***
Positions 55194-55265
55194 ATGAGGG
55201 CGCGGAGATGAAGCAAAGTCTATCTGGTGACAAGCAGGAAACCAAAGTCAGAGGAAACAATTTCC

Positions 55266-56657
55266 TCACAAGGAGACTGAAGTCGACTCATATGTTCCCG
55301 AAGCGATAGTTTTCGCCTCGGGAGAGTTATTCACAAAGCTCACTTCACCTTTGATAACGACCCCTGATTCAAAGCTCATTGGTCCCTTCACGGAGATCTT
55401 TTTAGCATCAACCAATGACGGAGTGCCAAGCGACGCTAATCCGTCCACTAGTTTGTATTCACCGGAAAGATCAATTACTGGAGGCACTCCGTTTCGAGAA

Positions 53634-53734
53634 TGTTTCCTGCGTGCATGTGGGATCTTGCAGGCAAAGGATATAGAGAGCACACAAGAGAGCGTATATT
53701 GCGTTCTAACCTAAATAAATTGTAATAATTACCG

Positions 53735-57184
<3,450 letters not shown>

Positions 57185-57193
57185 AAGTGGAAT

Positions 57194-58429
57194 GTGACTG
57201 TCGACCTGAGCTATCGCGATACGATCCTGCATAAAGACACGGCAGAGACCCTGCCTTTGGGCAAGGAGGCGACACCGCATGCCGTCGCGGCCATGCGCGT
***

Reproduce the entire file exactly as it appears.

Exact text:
Positions 55194-55265
55194 ATGAGGG
55201 CGCGGAGATGAAGCAAAGTCTATCTGGTGACAAGCAGGAAACCAAAGTCAGAGGAAACAATTTCC

Positions 55266-56657
55266 TCACAAGGAGACTGAAGTCGACTCATATGTTCCCG
55301 AAGCGATAGTTTTCGCCTCGGGAGAGTTATTCACAAAGCTCACTTCACCTTTGATAACGACCCCTGATTCAAAGCTCATTGGTCCCTTCACGGAGATCTT
55401 TTTAGCATCAACCAATGACGGAGTGCCAAGCGACGCTAATCCGTCCACTAGTTTGTATTCACCGGAAAGATCAATTACTGGAGGCACTCCGTTTCGAGAA

Positions 53634-53734
53634 TGTTTCCTGCGTGCATGTGGGATCTTGCAGGCAAAGGATATAGAGAGCACACAAGAGAGCGTATATT
53701 GCGTTCTAACCTAAATAAATTGTAATAATTACCG

Positions 53735-57184
<3,450 letters not shown>

Positions 57185-57193
57185 AAGTGGAAT

Positions 57194-58429
57194 GTGACTG
57201 TCGACCTGAGCTATCGCGATACGATCCTGCATAAAGACACGGCAGAGACCCTGCCTTTGGGCAAGGAGGCGACACCGCATGCCGTCGCGGCCATGCGCGT